From Rain City Audio:
German radios are considerably less common than U.S.-made radios from the same model years, but offer excellent performance and very beautiful styling. This Grundig 5060A from 1957 does just that, offering AM Broadcast, two Shortwave, and the FM Broadcast band in a beautiful multi-speaker wood case.
This radio was purchased by its original owner while he was in the service stationed in Germany, and brought back to the United States when he returned home. After a number of years, it started to suffer from some performance problems and was put into storage for the next few decades as he looked for a shop which would be able to give it the restoration it deserved.
Underneath, if it was serviced at all, it was done in Europe. German radios are usually pretty tough to work on due to the way they’re constructed, with parts built in layers and generally needing to work with needle-nose pliers in each hand. This one isn’t the worst I’ve seen, but it is fairly tight under there. However, at least nothing looks burnt-up.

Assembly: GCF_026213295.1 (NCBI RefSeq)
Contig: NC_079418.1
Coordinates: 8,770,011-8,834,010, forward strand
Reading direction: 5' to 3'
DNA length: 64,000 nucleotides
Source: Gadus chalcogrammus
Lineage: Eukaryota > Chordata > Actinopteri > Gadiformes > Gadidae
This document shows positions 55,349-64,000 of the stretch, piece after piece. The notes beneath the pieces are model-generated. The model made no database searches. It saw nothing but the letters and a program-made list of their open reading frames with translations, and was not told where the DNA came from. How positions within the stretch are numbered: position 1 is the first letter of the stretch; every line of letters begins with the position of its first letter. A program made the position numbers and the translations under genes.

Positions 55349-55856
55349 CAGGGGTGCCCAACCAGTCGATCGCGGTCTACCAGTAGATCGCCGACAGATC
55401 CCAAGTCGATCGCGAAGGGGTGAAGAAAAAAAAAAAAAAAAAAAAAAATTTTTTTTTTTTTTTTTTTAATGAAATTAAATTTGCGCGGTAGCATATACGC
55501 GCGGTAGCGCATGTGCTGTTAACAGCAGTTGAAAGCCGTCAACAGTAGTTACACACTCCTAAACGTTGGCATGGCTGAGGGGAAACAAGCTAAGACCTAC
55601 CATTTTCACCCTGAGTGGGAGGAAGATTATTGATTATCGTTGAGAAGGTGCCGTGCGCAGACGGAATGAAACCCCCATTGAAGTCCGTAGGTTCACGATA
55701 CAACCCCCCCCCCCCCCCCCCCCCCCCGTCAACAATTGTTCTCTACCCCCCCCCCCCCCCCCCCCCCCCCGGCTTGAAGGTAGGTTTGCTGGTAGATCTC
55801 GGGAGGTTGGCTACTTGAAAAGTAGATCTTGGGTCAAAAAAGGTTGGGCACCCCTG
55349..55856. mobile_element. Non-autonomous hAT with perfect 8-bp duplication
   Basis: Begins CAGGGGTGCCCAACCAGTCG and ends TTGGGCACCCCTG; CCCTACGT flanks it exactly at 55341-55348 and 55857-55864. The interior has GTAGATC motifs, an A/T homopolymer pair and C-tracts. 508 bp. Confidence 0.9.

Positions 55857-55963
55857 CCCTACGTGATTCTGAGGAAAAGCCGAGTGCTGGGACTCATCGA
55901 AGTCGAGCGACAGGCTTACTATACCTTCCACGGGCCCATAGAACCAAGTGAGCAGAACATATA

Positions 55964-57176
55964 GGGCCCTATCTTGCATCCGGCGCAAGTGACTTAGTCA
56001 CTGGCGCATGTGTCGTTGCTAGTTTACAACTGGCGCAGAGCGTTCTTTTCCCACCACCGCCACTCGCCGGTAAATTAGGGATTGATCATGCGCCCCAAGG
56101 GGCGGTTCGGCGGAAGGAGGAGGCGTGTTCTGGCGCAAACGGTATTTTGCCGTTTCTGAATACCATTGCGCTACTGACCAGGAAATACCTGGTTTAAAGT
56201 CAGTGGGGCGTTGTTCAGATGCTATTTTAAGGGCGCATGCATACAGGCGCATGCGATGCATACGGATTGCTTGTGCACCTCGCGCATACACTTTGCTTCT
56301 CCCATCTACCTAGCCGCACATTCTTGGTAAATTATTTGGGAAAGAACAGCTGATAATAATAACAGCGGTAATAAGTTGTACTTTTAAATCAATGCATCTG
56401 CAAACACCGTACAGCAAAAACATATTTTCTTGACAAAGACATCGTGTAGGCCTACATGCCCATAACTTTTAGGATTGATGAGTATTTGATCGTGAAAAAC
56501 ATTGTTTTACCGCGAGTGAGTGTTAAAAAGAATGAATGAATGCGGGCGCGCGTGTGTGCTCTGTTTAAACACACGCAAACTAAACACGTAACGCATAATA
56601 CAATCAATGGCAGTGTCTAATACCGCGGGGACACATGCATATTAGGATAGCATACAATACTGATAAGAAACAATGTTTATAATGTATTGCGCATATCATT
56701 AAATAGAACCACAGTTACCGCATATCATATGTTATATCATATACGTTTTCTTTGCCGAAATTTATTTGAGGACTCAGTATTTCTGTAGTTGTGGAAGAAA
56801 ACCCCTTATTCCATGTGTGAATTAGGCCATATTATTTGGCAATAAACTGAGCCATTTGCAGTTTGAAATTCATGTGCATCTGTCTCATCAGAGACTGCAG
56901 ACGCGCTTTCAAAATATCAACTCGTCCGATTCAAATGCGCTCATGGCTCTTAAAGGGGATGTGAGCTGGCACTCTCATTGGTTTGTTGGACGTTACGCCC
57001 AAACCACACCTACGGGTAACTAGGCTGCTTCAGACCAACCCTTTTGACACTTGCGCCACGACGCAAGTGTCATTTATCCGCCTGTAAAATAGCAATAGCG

Fortunately, all the tubes tested good, so it was time to replace the components.
Some resistors in the tone network were looking dodgy, so they all ended up replaced as well.
Finally, it was time for a power up attempt. Unfortunately, there was some trouble. It appeared that something damaged the primary of the power supply circuit, including the transformer’s primary and the power switch. The switch, buried deep in the mechanism, was dead and the 110V winding of the multi-tap primary was also dead, offering no continuity and failing to work even when the switch was jumped. This damage could easily have been caused by corrosion and humidity over the years, or could have been damage from a power surge at some point – it’s impossible to say.
Fortunately, this is a multi-voltage radio, and the 220V tap worked perfectly (even though the power switch was still dead). First thing’s first, to finish the rest of the radio, then work on the power circuitry. Alignment was uneventful, although did take multiple passes for the FM dial alignment which was initially off by a wide margin, it ended up coming into adjustment nicely.
Some final checks before the finishing touches:
New power cord, in-line power switch, and new 220V plug for use with a 220V step-up transformer.
Look at that bright and beautiful eye tube!
Quite a few parts came out of this one:
This Grundig cleaned up and sounds fantastic, both over the air on AM and FM, and using an adapter to hook up an external audio source.